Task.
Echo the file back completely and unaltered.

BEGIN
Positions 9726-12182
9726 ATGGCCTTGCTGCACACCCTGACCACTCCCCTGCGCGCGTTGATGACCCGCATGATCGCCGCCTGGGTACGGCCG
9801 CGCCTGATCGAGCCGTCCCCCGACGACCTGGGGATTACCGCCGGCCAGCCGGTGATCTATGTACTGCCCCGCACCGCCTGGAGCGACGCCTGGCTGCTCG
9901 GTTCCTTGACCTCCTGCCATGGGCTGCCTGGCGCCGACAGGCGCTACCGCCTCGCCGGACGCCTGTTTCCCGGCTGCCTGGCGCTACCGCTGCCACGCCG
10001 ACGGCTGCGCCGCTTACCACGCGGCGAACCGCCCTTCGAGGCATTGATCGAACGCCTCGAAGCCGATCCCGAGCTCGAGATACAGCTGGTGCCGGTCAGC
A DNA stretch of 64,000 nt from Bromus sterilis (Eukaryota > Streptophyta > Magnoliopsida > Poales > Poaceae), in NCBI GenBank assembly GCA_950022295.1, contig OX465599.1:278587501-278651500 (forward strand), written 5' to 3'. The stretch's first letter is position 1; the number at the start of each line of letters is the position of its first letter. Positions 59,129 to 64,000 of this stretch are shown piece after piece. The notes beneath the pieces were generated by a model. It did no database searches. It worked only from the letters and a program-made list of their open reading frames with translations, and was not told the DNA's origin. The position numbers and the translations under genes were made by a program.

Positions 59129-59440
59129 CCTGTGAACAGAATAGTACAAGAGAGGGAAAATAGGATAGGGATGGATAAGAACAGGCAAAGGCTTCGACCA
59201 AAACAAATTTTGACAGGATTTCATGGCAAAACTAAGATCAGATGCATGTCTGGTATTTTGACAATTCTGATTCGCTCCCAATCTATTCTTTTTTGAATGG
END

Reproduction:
Positions 9726-12182
9726 ATGGCCTTGCTGCACACCCTGACCACTCCCCTGCGCGCGTTGATGACCCGCATGATCGCCGCCTGGGTACGGCCG
9801 CGCCTGATCGAGCCGTCCCCCGACGACCTGGGGATTACCGCCGGCCAGCCGGTGATCTATGTACTGCCCCGCACCGCCTGGAGCGACGCCTGGCTGCTCG
9901 GTTCCTTGACCTCCTGCCATGGGCTGCCTGGCGCCGACAGGCGCTACCGCCTCGCCGGACGCCTGTTTCCCGGCTGCCTGGCGCTACCGCTGCCACGCCG
10001 ACGGCTGCGCCGCTTACCACGCGGCGAACCGCCCTTCGAGGCATTGATCGAACGCCTCGAAGCCGATCCCGAGCTCGAGATACAGCTGGTGCCGGTCAGC
A DNA stretch of 64,000 nt from Bromus sterilis (Eukaryota > Streptophyta > Magnoliopsida > Poales > Poaceae), in NCBI GenBank assembly GCA_950022295.1, contig OX465599.1:278587501-278651500 (forward strand), written 5' to 3'. The stretch's first letter is position 1; the number at the start of each line of letters is the position of its first letter. Positions 59,129 to 64,000 of this stretch are shown piece after piece. The notes beneath the pieces were generated by a model. It did no database searches. It worked only from the letters and a program-made list of their open reading frames with translations, and was not told the DNA's origin. The position numbers and the translations under genes were made by a program.

Positions 59129-59440
59129 CCTGTGAACAGAATAGTACAAGAGAGGGAAAATAGGATAGGGATGGATAAGAACAGGCAAAGGCTTCGACCA
59201 AAACAAATTTTGACAGGATTTCATGGCAAAACTAAGATCAGATGCATGTCTGGTATTTTGACAATTCTGATTCGCTCCCAATCTATTCTTTTTTGAATGG